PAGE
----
But in 2007, Edwards pleaded guilty to one count of wire fraud. He was sentenced to one year and a day in prison to be followed by four years of supervised release. He completed the prison term for wire fraud in December 2007 but remained in prison because the Parole Commission revoked his parole. Reasoning that he had been on special parole when he pleaded guilty in 2007, the Parole Commission added six more years to his sentence to account for the forfeited street time between his December 2001 release from prison (following the first parole revocation) and his 2007 conviction. Edwards' parole term was then set to expire in February 2017.
Edwards challenged the reimposition of special parole following his wire fraud conviction. The Sixth Circuit rejected Edwards' challenge, noting that because he had been convicted of a crime, under current parole law Edwards would have forfeited his street time even if he had been serving regular parole. See Edwards v. Dewalt, 681 F.3d 780 (6th Cir. 2012); 28 C.F.R. § 2.52(c)(2) (providing that an ordinary parolee convicted of a new offense while on parole will not receive credit on service of his sentence for time spent on supervision). It thus concluded that it need not decide the " interesting and difficult issue" of whether its own holding that a revoked special parole term could not be reimposed survived the Supreme Court's decision in Johnson v. United States, 529 U.S. 694, 120 S.Ct. 1795, 146 L.Ed.2d 727 (2000), interpreting the supervised release statute, 18 U.S.C. § 3583(e) to allow reimposition of supervised release following its revocation. See Dewalt, 681 F.3d at 784-85 (citing Dolfi v. Pontesso, 156 F.3d 696, 698-99 (6th Cir. 1998) which had held that the Parole Commission lacked authority under 21 U.S.C. § 841(c) to impose a new term of special parole after revoking the original term).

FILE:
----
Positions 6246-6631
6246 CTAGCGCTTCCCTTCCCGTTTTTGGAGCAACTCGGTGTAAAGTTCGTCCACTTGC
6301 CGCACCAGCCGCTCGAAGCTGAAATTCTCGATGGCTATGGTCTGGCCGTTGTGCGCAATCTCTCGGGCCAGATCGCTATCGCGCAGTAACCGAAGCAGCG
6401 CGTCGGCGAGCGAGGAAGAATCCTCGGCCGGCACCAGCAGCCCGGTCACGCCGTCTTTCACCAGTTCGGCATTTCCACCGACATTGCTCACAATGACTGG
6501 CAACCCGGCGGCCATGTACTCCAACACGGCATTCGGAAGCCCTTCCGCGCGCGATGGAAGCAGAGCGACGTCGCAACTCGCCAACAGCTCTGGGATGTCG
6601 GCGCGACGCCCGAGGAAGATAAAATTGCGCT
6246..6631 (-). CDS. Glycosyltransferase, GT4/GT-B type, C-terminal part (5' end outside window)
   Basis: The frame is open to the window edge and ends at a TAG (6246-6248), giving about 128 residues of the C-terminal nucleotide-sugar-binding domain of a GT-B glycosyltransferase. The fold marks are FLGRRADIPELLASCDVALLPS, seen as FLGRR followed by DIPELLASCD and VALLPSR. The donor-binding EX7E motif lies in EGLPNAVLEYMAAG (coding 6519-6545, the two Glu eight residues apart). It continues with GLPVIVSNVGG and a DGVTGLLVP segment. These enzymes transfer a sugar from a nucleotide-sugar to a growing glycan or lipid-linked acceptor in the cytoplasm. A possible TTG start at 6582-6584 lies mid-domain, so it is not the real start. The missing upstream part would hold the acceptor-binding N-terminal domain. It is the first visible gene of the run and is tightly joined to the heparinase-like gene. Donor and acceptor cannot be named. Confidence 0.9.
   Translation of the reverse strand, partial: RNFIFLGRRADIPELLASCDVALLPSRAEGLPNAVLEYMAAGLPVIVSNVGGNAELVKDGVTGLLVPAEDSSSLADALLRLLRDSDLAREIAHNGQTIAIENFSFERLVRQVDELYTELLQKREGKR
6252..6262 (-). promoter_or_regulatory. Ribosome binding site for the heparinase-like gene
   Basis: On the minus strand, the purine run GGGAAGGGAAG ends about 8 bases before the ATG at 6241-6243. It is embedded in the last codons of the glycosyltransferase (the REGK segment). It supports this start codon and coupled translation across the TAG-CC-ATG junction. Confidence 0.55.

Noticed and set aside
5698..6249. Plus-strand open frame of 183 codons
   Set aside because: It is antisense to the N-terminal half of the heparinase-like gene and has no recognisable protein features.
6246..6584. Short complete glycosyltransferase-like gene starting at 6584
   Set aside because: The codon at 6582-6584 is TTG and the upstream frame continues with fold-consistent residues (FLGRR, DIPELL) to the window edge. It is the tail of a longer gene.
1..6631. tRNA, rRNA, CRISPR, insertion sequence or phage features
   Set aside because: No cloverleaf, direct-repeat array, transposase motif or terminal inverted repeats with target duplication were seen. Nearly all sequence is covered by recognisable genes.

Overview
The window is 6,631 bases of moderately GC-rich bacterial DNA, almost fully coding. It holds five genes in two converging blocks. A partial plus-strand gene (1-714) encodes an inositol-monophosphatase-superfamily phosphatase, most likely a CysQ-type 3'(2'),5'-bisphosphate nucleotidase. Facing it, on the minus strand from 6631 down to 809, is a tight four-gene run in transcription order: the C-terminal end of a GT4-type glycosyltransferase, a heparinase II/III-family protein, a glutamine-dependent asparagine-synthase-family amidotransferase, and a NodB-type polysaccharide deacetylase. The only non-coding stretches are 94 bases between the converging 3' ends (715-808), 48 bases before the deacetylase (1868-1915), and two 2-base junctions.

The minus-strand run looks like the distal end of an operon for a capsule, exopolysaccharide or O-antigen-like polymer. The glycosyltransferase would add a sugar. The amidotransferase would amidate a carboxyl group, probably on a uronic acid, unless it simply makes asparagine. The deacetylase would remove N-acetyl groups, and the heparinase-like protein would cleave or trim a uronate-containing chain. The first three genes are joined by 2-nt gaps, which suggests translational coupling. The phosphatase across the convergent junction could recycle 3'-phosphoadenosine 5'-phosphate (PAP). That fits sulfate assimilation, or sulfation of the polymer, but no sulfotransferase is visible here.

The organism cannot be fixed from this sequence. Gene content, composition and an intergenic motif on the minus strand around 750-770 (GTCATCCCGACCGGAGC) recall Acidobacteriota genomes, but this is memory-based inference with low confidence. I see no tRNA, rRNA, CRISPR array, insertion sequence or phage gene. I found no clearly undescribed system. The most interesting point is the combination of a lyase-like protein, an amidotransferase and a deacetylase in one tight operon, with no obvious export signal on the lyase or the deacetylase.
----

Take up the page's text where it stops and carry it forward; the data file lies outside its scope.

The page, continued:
Edwards' current situation forces us to confront this " interesting and difficult issue" directly. He was released on parole in 2010 but then sent back to prison in 2013 for again violating the terms of his supervised release (stemming from the wire fraud conviction). Shortly thereafter, the Parole Commission issued a parole-violator warrant (for the same conduct that led to his supervised release revocation) as a detainer against him pending the completion of his sentence for violating the supervised release. See Matamoros v. Grams, 706 F.3d 783, 788 (7th Cir. 2013) (" The purpose of [a] detainer is to make sure the U.S. Marshal is notified when [a parolee] is discharged from his ... prison sentence so he can be immediately taken into federal custody for a revocation of parole...